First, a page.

An anime industry insider has criticized the industry’s culture of discrimination, criticizing Japan’s bias against subcontracted animators from China in an X thread (previously is Twitter) has now been deleted.
In archived posts, the animator criticized an unnamed anime studio he was working for, adding that the studio in question had been “on fire for the past two years.” He revealed his surprise at their amateur skills, worried about them continuing to hire inexperienced people, and lamented the fact that older animators don’t/can’t pass on their skills. their potential for younger creators. He added that this incompetence is present at the main Japanese animation studio and not at the subcontractors in China, and that foreign studios “can do it better than the contractors.” right now”. He continued, “And when I made animation with Chinese people, I felt the industry looked down on Chinese people. I have never seen a Japanese animation using a Chinese director despite the fact that Japanese animation is supported by China. And that seems to be an underlying assumption that China shouldn’t be used unless it’s cheap.”
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“I worked with some excellent Chinese staff who had outstanding abilities,” the animator continued, “but they said they had no chance with Japanese productions. To be honest, it is quite normal to make more money from Chinese animation.” Japanese animation, but it’s great that they still want to make Japanese animation. I used to hear things like ‘Chinese subcontracting studios can’t produce proper animation’ when I was an artist, but now I think about it, subcontracting fees because the products are produced by That production supply is incredibly low. I think the appropriate evaluation standard is to spend the same amount of time and money as in Japan and compare the quality of the work.”
He added that with the huge amount of money poured into anime, incompetence could sink an entire studio with just one mistake. His view that older animators will not pass on skills to younger ones was echoed by Jujutsu Kaisen 0 animation director Terumi NIshii when she said that the anime industry will soon collapse. pour. Nishii also participated in the recent discussion about the treatment of Chinese animators. She said on X, “China’s younger generation seems more humble and passionate about anime. With anime fans increasingly rising to management positions, there is a real desire to improve.” She also added that “Japan will probably lose. China has the ambition to become better, but Japan is lacking as well as the resources.” While Nishii raised concerns about government interference, she said money often speaks for itself.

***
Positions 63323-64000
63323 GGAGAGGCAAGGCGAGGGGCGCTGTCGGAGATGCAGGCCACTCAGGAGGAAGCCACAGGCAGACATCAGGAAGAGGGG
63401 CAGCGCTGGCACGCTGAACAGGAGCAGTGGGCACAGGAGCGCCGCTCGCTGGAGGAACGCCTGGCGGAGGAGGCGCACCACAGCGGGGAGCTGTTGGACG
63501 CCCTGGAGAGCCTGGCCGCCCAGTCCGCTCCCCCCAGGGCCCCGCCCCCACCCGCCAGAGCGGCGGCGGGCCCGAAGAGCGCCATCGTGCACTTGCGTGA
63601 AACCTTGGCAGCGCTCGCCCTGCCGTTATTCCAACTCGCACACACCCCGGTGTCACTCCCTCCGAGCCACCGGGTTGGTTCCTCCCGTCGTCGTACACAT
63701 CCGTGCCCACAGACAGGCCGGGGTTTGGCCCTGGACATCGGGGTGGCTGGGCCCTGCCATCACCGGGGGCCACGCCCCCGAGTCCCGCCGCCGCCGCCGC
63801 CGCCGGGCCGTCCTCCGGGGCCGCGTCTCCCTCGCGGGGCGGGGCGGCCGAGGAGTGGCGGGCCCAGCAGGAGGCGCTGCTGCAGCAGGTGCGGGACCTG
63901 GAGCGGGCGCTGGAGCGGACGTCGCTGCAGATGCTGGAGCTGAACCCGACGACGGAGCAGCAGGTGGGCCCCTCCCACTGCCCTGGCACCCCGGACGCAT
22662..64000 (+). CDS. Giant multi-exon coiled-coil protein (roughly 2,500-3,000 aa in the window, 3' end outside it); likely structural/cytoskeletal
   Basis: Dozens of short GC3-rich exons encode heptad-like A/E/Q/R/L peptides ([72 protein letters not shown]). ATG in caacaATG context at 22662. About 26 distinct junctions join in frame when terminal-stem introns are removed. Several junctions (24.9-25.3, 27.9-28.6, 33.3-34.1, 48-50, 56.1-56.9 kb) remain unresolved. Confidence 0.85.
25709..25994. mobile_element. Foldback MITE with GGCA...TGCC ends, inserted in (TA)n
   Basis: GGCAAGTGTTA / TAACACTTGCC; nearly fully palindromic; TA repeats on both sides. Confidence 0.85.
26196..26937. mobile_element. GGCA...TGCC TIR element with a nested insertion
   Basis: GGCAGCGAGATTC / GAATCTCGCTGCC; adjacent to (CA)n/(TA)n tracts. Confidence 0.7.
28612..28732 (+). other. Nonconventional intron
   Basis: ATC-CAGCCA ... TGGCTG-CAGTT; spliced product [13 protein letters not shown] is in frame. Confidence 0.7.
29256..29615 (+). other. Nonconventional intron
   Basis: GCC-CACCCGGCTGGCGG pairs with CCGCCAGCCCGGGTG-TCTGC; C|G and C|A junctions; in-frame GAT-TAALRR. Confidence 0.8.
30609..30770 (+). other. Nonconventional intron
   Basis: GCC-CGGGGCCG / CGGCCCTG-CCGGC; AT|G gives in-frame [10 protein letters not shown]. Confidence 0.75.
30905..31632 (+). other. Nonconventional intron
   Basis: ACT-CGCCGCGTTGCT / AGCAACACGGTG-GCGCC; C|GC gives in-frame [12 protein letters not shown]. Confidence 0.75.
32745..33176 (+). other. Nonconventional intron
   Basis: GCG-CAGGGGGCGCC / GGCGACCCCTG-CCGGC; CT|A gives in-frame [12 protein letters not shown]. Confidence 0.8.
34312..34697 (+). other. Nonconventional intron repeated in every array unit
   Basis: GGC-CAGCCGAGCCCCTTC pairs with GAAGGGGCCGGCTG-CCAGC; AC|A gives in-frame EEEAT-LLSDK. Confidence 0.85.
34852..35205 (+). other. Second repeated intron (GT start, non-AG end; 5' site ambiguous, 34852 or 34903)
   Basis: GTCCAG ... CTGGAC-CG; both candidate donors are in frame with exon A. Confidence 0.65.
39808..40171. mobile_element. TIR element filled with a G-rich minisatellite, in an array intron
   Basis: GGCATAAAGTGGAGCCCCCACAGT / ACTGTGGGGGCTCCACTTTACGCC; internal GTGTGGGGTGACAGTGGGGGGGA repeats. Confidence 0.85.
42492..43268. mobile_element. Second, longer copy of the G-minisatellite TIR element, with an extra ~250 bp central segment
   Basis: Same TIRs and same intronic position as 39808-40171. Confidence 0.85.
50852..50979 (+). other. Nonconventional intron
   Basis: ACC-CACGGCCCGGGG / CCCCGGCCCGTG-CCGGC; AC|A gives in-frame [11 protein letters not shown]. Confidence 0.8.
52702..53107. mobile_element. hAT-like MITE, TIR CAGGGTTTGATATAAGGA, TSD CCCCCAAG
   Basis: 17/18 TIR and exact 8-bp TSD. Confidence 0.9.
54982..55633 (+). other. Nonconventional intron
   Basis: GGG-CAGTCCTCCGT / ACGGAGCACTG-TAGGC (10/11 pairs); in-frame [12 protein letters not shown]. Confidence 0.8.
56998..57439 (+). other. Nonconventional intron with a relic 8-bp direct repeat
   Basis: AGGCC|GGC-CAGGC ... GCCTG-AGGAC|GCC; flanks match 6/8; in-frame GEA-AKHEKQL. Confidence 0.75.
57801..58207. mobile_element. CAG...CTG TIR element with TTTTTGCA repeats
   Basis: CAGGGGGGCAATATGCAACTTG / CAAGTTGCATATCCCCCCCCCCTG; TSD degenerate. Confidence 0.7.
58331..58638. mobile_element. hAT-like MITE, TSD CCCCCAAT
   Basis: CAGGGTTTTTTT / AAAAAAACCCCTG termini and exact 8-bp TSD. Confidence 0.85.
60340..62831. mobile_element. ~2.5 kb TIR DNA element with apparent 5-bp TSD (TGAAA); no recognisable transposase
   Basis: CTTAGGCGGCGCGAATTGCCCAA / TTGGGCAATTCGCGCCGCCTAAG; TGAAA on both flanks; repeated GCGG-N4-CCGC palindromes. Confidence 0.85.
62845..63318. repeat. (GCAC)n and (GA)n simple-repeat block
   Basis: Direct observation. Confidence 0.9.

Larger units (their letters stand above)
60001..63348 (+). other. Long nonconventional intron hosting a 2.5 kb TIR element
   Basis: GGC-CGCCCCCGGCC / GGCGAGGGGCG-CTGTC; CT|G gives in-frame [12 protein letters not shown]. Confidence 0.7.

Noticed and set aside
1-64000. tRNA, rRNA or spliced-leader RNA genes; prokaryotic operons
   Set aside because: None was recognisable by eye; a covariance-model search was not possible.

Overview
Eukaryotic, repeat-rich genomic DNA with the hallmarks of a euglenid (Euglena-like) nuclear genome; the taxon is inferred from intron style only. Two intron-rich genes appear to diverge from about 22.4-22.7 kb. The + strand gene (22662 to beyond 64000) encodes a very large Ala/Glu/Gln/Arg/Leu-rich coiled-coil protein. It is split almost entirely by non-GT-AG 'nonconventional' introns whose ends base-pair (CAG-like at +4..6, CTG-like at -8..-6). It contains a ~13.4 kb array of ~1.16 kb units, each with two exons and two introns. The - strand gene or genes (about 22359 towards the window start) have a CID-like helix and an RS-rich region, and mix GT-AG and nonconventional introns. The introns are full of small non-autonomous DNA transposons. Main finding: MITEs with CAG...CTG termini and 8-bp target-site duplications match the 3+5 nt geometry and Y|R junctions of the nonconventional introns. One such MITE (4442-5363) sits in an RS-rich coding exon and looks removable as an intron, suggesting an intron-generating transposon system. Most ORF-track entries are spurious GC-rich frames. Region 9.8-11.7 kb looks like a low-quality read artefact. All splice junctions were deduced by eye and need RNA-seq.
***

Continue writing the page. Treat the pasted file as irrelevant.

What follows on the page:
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The animator ended his topic by highlighting how foreign studios have reached Japan’s level, citing the recent Solo Leveling opening video directed by Choi Inseung of Studio PPURI to act. Masao Maruyama, founder of MAPPA and co-founder of Madhouse, claimed last year that if restrictions on artistic expression were lifted, Chinese donghua would “soon” overtake Japanese anime. The notion that subcontracting studios go unnoticed and are overlooked resurfaced just a few weeks ago following The Simpson’s Emmy win for “Treehouse of Horror XXXIII” – the infamous Death Note episode. Online commentators noted that while Madhouse received most of the credit for Death Note, South Korean studio DR Movie was responsible for the majority of the series. DR Movie was brought back for an animated spoof of Death Note in an episode of The Simpsons.
Recent events in the anime industry have sparked debates about Japan losing its position in the anime world. The growth in China’s investment and animation potential, coupled with demand for Korean manga adaptations, could cause Japan to lose ground if both countries produced their own. Titles such as Link Click, Mo Dao Zu Shi (Demon Cultivation Master), Heaven Official’s Blessing and Daily Life of the Immortal King have made waves in recent years as some of the most popular shows originated from from China. While it won’t solve every problem in the country, a think tank recently said if Japanese animation is to survive, government intervention is needed to protect the industry’s future.
Source: Terumi Nishii via X (formerly Twitter), archived posts from Togetter